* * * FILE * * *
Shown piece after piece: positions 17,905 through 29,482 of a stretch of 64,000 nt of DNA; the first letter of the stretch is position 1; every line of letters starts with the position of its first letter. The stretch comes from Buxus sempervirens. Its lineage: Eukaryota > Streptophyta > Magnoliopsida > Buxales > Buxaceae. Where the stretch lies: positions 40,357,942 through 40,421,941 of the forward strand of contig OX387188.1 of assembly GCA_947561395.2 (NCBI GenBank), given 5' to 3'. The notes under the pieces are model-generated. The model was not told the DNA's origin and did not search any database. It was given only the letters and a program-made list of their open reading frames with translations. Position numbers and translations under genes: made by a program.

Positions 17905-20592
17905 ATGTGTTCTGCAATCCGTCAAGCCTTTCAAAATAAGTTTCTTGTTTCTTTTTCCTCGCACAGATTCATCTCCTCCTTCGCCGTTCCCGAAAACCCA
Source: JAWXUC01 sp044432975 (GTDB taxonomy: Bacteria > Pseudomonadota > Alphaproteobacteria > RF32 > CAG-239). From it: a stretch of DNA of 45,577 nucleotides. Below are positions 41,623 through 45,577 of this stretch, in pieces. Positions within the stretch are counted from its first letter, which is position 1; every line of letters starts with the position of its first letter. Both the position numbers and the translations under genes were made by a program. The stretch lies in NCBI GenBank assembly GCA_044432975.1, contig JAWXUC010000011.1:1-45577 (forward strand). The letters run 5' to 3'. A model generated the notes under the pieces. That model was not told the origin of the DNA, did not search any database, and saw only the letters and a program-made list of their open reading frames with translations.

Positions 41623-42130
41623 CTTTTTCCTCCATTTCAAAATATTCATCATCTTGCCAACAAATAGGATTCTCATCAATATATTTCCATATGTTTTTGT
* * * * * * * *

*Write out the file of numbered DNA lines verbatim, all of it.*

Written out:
Shown piece after piece: positions 17,905 through 29,482 of a stretch of 64,000 nt of DNA; the first letter of the stretch is position 1; every line of letters starts with the position of its first letter. The stretch comes from Buxus sempervirens. Its lineage: Eukaryota > Streptophyta > Magnoliopsida > Buxales > Buxaceae. Where the stretch lies: positions 40,357,942 through 40,421,941 of the forward strand of contig OX387188.1 of assembly GCA_947561395.2 (NCBI GenBank), given 5' to 3'. The notes under the pieces are model-generated. The model was not told the DNA's origin and did not search any database. It was given only the letters and a program-made list of their open reading frames with translations. Position numbers and translations under genes: made by a program.

Positions 17905-20592
17905 ATGTGTTCTGCAATCCGTCAAGCCTTTCAAAATAAGTTTCTTGTTTCTTTTTCCTCGCACAGATTCATCTCCTCCTTCGCCGTTCCCGAAAACCCA
Source: JAWXUC01 sp044432975 (GTDB taxonomy: Bacteria > Pseudomonadota > Alphaproteobacteria > RF32 > CAG-239). From it: a stretch of DNA of 45,577 nucleotides. Below are positions 41,623 through 45,577 of this stretch, in pieces. Positions within the stretch are counted from its first letter, which is position 1; every line of letters starts with the position of its first letter. Both the position numbers and the translations under genes were made by a program. The stretch lies in NCBI GenBank assembly GCA_044432975.1, contig JAWXUC010000011.1:1-45577 (forward strand). The letters run 5' to 3'. A model generated the notes under the pieces. That model was not told the origin of the DNA, did not search any database, and saw only the letters and a program-made list of their open reading frames with translations.

Positions 41623-42130
41623 CTTTTTCCTCCATTTCAAAATATTCATCATCTTGCCAACAAATAGGATTCTCATCAATATATTTCCATATGTTTTTGT